Foundations and research groups increasingly see out-of-the-box collaborations as holding the key to faster medical breakthroughs. Which explains why a top brain funder and heart organization are teaming up.
CZI is playing the long game with its health science funding. Its latest boost to the Human Cell Atlas project seeks to create the framework for global cooperative research for decades to come.
With more deep-pocketed donors excited by brain research, a handful of universities has landed some seriously large gifts. Brown is the latest school to get in on the action.
For the past few years, the Autism Science Foundation has been running a program to fund undergraduate scientists. It's virtually alone in targeting research dollars at this level. What's its thinking?
Known for its support of cognitive research, the James S. McDonnell Foundation became frustrated by how little of what it learned ended up in classrooms. Here's what it did next.
Empowering outlying research ideas can be a key to medical breakthroughs—or a major waste of money. Here's a how a Florida philanthropist is looking to shake things up on Alzheimer's.
Four foundations funded a team of researchers who set out to create a more powerful and accessible device to monitor brain activity. The effort could lead to breakthroughs in neuroscience.
Despite the fact that dementia could literally bankrupt the U.S. as the population ages, no mega-giver or foundation really owns this space yet. But more funders are stepping up with some big gifts.
It's no surprise that a partnership between the National Institutes of Health and the National Football League is dissolving this month. Few corporate funders bankroll research that threatens their bottom line.
Dallas philanthropist Lyda Hill approaches science funding by supporting emerging fields and scientific solutions to problems. Here's what this big-league giver has been up to lately.
Worth $4.3 billion, the 88-year-old Marcus has said that he doesn't want to leave his fortune to the kids and believes in giving while living. So where's the money going? Here's one place.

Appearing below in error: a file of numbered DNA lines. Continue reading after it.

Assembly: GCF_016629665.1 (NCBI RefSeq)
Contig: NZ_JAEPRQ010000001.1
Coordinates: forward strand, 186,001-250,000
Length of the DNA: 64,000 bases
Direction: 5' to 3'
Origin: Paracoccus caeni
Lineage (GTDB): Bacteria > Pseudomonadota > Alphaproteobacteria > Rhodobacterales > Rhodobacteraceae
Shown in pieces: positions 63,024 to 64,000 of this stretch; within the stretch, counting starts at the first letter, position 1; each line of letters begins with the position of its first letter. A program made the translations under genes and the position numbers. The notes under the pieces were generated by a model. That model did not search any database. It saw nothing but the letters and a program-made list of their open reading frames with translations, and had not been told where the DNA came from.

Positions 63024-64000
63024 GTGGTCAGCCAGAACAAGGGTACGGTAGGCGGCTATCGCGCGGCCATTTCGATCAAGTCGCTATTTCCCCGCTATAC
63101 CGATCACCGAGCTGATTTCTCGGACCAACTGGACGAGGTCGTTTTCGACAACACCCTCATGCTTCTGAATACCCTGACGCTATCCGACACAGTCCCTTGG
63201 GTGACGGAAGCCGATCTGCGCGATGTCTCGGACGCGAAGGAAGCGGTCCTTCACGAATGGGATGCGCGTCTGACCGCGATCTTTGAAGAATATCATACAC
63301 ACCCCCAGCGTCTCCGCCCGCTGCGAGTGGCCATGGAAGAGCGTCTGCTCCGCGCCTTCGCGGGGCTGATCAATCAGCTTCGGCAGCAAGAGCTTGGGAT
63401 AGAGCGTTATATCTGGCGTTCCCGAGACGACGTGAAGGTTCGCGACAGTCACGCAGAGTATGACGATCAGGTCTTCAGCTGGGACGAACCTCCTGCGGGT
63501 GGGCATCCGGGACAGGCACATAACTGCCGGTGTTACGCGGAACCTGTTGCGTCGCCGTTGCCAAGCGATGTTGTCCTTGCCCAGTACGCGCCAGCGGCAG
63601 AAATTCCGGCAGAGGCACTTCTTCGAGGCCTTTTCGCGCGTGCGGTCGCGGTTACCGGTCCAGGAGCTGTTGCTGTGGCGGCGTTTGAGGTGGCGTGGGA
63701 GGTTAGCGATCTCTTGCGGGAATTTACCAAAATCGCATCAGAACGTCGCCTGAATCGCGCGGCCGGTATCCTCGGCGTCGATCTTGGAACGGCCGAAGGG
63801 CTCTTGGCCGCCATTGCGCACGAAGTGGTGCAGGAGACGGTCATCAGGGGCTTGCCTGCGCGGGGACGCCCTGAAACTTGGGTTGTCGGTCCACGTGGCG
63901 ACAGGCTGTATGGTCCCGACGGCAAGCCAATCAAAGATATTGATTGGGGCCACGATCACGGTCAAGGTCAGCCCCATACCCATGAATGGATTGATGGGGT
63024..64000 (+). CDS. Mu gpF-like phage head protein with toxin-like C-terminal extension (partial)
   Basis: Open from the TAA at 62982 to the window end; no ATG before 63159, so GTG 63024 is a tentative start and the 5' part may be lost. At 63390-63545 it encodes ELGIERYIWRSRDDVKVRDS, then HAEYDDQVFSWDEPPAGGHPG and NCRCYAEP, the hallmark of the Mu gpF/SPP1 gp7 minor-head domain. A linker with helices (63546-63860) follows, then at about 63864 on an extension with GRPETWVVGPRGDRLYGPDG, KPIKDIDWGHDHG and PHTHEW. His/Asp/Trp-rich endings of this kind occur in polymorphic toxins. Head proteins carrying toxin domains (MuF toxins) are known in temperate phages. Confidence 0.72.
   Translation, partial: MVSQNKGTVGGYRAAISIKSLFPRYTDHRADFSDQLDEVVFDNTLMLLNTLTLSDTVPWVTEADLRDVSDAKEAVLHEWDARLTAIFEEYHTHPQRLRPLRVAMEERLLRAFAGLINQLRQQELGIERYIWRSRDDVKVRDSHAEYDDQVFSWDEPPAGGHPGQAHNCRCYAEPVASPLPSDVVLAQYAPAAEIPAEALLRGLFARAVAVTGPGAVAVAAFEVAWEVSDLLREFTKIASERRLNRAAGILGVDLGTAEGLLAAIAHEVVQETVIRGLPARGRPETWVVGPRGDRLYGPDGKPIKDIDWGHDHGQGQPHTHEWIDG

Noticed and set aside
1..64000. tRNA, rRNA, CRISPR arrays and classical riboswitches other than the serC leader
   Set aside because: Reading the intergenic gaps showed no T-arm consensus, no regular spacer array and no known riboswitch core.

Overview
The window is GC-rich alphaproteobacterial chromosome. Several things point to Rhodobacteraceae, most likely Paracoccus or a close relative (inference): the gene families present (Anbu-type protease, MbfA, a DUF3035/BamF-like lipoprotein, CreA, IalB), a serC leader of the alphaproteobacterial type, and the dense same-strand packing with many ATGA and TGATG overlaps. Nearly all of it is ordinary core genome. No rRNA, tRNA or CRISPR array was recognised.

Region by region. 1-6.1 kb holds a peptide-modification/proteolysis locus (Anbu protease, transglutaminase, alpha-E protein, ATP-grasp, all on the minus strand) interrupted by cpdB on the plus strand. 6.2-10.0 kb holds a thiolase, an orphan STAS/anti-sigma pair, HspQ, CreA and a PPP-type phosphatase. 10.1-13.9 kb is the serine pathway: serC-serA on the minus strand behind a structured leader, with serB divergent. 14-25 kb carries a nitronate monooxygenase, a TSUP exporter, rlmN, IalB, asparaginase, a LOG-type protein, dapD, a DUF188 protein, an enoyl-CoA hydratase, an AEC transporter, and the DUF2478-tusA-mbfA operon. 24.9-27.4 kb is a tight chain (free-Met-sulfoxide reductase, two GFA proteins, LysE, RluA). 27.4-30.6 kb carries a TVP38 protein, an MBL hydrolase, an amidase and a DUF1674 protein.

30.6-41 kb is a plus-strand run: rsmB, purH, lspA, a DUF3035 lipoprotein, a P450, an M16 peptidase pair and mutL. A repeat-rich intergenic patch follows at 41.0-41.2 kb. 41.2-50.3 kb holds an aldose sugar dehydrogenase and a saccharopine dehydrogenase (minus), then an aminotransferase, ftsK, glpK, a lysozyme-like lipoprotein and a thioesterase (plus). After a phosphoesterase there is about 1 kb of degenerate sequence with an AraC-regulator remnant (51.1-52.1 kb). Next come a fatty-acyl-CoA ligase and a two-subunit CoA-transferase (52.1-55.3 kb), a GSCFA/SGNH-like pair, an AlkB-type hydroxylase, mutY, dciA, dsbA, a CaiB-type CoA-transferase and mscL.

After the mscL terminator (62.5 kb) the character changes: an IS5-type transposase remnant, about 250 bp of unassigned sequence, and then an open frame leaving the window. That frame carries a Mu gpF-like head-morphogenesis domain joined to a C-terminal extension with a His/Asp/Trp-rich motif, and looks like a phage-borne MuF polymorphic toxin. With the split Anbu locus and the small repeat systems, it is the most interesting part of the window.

The Craig H. Neilsen Foundation backs research and other programs related to spinal cord injuries. Neilsen has a laser-like focus, and has become a sizable player in a short time.
When a funder we've never heard of makes an eight-figure neuroscience gift to an out-of-the-way university, we can't help wondering what the backstory might be.
Philanthropy's added value in medical research—a field that attracts tens of billions in public dollars—is backing riskier work that otherwise would go unfunded. Here's a wealthy couple doing exactly that at MIT.
The stakes are high and getting higher when it comes to Alzheimer’s research. Private funders, like the BrightFocus Foundation, play a growing role in supplying grant dollars.
A couple with wealth from a Chinese entertainment and investing business are the latest taking a strong interest in brain science. They've set out to give $1 billion, starting at Caltech.
If your campus isn't hot on the tail of new funding for neuroscience, you're missing out. We take a take a closer look at the foundation behind a big gift in Iowa and why the university landed it.
It's not just the new philanthropists giving big for biomedical research. Among legacy foundations, Helmsley has emerged as a key leader in this area.
Genetics is a massive topic in research right now, drawing a lot of donor dollars. Now, a powerhouse philanthropy in India has put up millions, with an eye on both the rewards, and risks, of gene editing.
An active philanthropic couple made one of the largest gifts in recent years toward neuroscience research, a field increasingly drawing massive contributions. Here are a few takeaways.